Case summary

This case is about the constitutionality of certain rules of evidence in criminal sexual assault cases. The rules in question—ss. 278.92 to 278.94 of the Criminal Code—limit the ability of an accused person to use documents in their possession that contain private information relating to the complainant (the person who reported the sexual assault). Examples of such private documents range from the complainant’s health records to text messages sent by the complainant to the accused person. Parliament created these rules in 2018 with an intention to balance an accused person’s rights to a fair trial with the complainant’s privacy rights, as well as to ensure that an accused person does not rely on documents that perpetuate myths and stereotypes about sexual assault.

Before the introduction of ss. 278.92 to 278.94, an accused person had no obligation to disclose documents in their possession before using them at trial. This allowed the accused person to surprise the complainant with documents during the complainant’s cross-examination—a tactic commonly used by defence counsel to challenge the complainant’s truthfulness. However, since the introduction of ss. 278.92 to 278.94, an accused person must apply for permission from the trial judge before using the complainant’s private documents. The trial judge will then hold a hearing to decide whether to admit the documents based on their relevance, their usefulness for proving important things in the trial, and their potential to undermine the fairness of the trial. Complainants have the right to participate and be represented by a lawyer at such hearings.

In the appeal before the Supreme Court of Canada, the accused person (J.J.) argues that the entire system of rules under ss. 278.92 to 278.94 is unconstitutional. In particular, J.J. is concerned that the rules allow the prosecutor and complainant to “preview” the accused person’s documents and case strategy, preventing the accused from using the element of surprise to challenge the complainant’s truthfulness during cross-examination. The Crown, on the other hand, argues the rules are constitutional and represent a small step in the evolution of criminal sexual assault law to better protect complainants’ rights to equality, privacy, and dignity.




West Coast LEAF and WAVAW Rape Crisis Centre successfully sought leave to intervene as a coalition in this appeal. The coalition intends to focus its arguments on the constitutionality of the complainant’s rights to participate in hearings on the admissibility of private documents under ss. 278.92 to 278.94. In particular, the coalition will argue that:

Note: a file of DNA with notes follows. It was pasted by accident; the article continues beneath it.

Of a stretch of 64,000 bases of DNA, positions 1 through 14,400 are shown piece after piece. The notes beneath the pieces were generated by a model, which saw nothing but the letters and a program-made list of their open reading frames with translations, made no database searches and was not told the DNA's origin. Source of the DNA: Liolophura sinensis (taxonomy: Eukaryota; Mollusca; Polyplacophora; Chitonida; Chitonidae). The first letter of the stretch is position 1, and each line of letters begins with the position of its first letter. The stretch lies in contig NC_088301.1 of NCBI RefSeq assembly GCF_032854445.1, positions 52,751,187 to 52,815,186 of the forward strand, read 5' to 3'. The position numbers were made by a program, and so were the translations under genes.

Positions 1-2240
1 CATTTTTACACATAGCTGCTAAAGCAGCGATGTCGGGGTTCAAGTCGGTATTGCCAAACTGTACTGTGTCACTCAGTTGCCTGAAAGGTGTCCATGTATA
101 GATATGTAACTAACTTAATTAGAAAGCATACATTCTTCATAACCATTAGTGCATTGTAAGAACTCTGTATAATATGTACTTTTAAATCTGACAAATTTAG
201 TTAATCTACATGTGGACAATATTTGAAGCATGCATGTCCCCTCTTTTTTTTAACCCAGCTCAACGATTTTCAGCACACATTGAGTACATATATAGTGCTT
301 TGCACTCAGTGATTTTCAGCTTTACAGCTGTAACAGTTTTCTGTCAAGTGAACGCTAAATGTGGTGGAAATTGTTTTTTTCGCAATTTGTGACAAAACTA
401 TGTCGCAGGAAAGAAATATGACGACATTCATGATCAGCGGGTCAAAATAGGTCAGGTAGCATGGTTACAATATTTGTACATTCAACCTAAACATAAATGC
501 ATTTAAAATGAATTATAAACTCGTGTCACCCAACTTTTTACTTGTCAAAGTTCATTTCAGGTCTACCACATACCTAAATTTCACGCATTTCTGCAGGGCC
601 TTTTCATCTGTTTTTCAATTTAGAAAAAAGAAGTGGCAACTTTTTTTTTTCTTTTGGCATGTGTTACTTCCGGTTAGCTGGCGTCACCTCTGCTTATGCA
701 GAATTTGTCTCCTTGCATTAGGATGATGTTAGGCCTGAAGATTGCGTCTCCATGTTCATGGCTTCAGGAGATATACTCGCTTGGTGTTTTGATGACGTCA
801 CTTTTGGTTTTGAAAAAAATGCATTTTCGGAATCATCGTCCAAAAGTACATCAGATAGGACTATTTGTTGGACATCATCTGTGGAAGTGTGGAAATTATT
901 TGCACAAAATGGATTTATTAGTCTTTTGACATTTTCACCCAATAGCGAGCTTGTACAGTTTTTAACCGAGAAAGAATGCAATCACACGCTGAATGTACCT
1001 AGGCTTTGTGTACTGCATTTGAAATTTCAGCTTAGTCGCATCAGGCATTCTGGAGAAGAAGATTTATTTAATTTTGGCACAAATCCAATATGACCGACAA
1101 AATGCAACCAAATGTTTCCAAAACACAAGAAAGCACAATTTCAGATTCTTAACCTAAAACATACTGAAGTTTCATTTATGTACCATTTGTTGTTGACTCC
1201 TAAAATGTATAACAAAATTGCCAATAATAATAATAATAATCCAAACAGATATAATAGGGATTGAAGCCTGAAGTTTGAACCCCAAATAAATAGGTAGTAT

• Despite the evolution of the rules of evidence over the past three decades, these rules have not succeeded in their goal of eliminating myths and stereotypes about sexual assault from criminal sexual assault trials.
  • Meaningful complainant participation in admissibility hearings under ss. 278.92 to 278.94 will help realize the regime’s goals. Complainants, especially complainants with independent legal representation, are best placed to prevent myths and stereotypes about sexual assault from affecting the interpretation and application of the regime.
  • Meaningful participation is especially important to complainants who experience multiple and intersecting inequalities, as these complainants are disproportionately affected by myths and stereotypes about sexual assault.

This intervention builds on West Coast LEAF’s long-standing work to address the rights and interests of sexual assault survivors within and outside the criminal law system. Most recently, in Maia Bent, et al. v Howard Platnick, et al. and  1704604 Ontario Limited v Pointes Protection Association, et al., West Coast LEAF was part of an intervener coalition which sought a robust application of anti-SLAPP legislation to defamation suits against sexual assault survivors. SLAPP suits (Strategic Lawsuits against Public Participation) may be used to silence dissenting views, including to intimidate survivors of gender-based violence who have made the difficult decision to come forward about violence against them.

West Coast LEAF has also published a report entitled We Are Here, which discusses the barriers faced by survivors who seek justice through the criminal law system, and a toolkit for complainant counsel in sexual assault criminal cases. Both publications are part of our Dismantling the Barriers to Reporting Sexual Assault project.




Application for Leave to Intervene – Supreme Court of Canada

Written Argument – Supreme Court of Canada




West Coast LEAF and WAVAW will file their factum in April of 2021, and the Supreme Court of Canada will hear the appeal in May of 2021.